Health All puppies should be checked for deafness, which occurs in 20% of pure white dogs and 1.3% of multi-colored dogs and is difficult to notice, especially in a
relatively young puppy. Many Bull Terriers have a tendency to develop skin allergies. Insect bites, such as those from fleas, and sometimes mosquitoes and mites, can
produce a generalized allergic response of hives, rash, and itching. This problem can be stopped by keeping the dog free of contact from these insects, but this is
definitely a consideration in climates or circumstances where exposure to these insects is inevitable. Their average lifespan is around 9–12 years, although they may
live longer - a male bull terrier house pet in South Wales, UK by the name of "Buller" lived to the age of 18 years. The oldest female Bull Terrier on record is an
Australian house pet dubbed "Puppa Trout" who remained sprightly into her 17th year.
The Bull Terrier's coat is easy to maintain, but grooming can keep it in near-perfect condition. Adding oils to their meals can also vastly improve the quality of their
coat. English Bull Terriers have thin, fine hair that requires minimal grooming. They are known to have light shedding patterns. Another important issue is that any
whiteness around the eyes, ears, nose, mouth, stomach or hindquarters with a short and sparse haired breed such as this must be protected against the sun with a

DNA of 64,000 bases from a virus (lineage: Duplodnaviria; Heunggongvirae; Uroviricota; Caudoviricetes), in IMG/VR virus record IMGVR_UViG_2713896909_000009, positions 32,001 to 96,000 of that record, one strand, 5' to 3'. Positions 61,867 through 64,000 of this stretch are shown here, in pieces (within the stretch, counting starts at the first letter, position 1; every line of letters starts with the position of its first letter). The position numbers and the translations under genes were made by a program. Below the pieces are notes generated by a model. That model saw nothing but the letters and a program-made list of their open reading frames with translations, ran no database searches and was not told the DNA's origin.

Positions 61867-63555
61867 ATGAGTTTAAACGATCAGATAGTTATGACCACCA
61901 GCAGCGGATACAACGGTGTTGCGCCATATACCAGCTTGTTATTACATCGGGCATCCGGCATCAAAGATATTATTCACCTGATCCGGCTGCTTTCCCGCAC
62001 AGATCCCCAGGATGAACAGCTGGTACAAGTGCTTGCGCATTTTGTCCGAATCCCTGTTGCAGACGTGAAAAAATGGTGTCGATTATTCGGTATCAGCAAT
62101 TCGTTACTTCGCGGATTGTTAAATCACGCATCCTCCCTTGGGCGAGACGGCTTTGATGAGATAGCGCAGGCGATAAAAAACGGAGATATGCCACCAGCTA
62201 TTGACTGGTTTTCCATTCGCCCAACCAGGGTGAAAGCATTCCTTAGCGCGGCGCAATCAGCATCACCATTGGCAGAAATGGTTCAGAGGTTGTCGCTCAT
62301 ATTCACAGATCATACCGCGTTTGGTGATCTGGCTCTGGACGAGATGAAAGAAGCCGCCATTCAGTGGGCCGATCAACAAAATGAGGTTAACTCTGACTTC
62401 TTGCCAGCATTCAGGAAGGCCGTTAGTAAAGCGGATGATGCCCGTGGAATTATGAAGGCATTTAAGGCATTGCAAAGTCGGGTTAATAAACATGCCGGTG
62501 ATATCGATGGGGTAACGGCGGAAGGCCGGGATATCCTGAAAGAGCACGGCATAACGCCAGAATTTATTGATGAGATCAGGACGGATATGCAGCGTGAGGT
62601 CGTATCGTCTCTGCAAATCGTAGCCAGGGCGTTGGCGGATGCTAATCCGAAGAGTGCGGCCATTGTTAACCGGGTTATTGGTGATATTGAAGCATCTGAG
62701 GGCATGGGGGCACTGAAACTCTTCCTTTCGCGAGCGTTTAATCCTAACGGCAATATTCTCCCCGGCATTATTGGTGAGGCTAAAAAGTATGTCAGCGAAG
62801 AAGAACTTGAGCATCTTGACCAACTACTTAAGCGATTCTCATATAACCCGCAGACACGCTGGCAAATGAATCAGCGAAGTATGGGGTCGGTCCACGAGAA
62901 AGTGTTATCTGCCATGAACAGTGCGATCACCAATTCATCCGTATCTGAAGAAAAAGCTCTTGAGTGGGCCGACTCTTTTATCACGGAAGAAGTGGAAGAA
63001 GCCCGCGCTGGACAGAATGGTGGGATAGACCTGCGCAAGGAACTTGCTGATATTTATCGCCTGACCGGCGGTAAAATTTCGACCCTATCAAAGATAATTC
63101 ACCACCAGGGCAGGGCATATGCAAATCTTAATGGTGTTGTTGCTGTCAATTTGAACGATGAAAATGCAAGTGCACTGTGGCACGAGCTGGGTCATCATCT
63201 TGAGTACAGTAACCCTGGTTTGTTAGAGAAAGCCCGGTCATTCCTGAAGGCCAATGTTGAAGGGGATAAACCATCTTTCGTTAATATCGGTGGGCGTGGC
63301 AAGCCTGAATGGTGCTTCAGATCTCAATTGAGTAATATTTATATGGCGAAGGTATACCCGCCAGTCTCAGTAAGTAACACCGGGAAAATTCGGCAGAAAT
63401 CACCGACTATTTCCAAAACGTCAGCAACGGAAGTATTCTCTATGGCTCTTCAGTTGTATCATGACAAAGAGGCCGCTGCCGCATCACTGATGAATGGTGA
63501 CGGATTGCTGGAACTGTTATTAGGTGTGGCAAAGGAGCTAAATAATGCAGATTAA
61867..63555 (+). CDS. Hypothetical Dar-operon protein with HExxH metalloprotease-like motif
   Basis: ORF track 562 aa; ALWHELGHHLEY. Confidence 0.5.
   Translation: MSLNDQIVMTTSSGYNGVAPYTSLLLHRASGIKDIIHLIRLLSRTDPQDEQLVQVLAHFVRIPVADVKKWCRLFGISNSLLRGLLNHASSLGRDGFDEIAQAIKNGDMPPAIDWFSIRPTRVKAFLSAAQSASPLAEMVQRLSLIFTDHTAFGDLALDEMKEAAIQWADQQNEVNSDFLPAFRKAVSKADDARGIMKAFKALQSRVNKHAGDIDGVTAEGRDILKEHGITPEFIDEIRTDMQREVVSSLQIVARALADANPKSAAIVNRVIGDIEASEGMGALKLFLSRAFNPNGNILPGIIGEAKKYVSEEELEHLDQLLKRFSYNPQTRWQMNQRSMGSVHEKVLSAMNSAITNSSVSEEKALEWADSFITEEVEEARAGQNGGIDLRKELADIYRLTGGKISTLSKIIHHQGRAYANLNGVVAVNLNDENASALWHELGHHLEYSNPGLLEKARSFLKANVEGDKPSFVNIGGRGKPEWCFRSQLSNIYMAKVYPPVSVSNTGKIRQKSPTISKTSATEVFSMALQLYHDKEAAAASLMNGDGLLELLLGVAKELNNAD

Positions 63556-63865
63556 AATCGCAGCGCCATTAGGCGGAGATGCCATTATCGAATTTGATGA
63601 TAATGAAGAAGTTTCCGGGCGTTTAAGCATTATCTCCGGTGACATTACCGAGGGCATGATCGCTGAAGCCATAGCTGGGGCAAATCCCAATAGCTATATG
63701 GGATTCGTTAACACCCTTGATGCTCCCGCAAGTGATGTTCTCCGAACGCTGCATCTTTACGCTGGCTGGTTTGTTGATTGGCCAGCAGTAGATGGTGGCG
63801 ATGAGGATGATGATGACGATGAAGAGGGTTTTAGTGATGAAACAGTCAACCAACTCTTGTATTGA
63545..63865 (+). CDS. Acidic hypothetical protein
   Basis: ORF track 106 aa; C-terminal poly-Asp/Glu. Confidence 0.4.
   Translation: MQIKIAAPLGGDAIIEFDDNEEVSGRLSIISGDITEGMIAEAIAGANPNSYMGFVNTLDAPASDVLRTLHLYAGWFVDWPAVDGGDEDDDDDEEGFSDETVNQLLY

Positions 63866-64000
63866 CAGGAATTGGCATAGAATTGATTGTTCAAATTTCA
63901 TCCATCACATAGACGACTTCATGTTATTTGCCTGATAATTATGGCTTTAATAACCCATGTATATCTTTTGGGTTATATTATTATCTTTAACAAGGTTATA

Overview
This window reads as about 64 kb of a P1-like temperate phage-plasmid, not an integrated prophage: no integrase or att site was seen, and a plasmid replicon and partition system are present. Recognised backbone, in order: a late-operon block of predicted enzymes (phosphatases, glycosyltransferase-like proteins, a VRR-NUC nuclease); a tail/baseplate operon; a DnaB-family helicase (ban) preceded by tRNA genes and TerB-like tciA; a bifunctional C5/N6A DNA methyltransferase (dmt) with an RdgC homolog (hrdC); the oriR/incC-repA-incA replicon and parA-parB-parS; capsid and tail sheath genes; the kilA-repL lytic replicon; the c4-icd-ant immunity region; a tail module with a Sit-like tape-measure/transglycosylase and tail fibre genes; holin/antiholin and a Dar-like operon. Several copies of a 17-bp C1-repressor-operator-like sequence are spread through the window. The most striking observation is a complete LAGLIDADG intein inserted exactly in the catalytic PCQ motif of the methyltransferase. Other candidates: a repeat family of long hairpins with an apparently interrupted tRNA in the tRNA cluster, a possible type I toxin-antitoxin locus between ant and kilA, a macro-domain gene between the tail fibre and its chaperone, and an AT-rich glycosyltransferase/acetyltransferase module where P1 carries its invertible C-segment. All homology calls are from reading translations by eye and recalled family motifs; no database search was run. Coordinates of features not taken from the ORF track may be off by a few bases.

gentle but high SPF factored sunscreen to prevent sunburn and subsequent cancer. The Bull Terrier requires a fair amount of exercise.
Other common ailments: Umbilical Hernia and Acne. Bull Terriers can also suffer from obsessive compulsive disorder, such as tail sucking, self mutilation, and
History Early in the mid-19th century the "Bull and Terrier" breeds were developed to satisfy the needs for vermin control and animal-based blood sports. The "Bull
and Terriers" were based on the Old English Bulldog (now extinct) and one or more of Old English Terrier and "Black and tan terrier", now known as Manchester
Terrier. This new breed combined the speed and dexterity of lightly built terriers with the dour tenacity of the Bulldog, which was a poor performer in most combat
situations, having been bred almost exclusively for killing bulls and bears tied to a post. Many breeders began to breed bulldogs with terriers, arguing that such a
mixture enhances the quality of fighting. Despite the fact that a cross between a bulldog and a terrier was of high value, very little or nothing was done to preserve the
breed in its original form. Fortunately Bulldog managed to survive. Due to the lack of breed standards—breeding was for performance, not appearance—the "Bull and
Terrier" eventually divided into the ancestors of "Bull Terriers" and "Staffordshire Bull Terriers", both smaller and easier to handle than the progenitor.
About 1850, James Hinks started breeding "Bull and Terriers" with "English White Terriers" (now extinct), looking for a cleaner appearance with better legs and nicer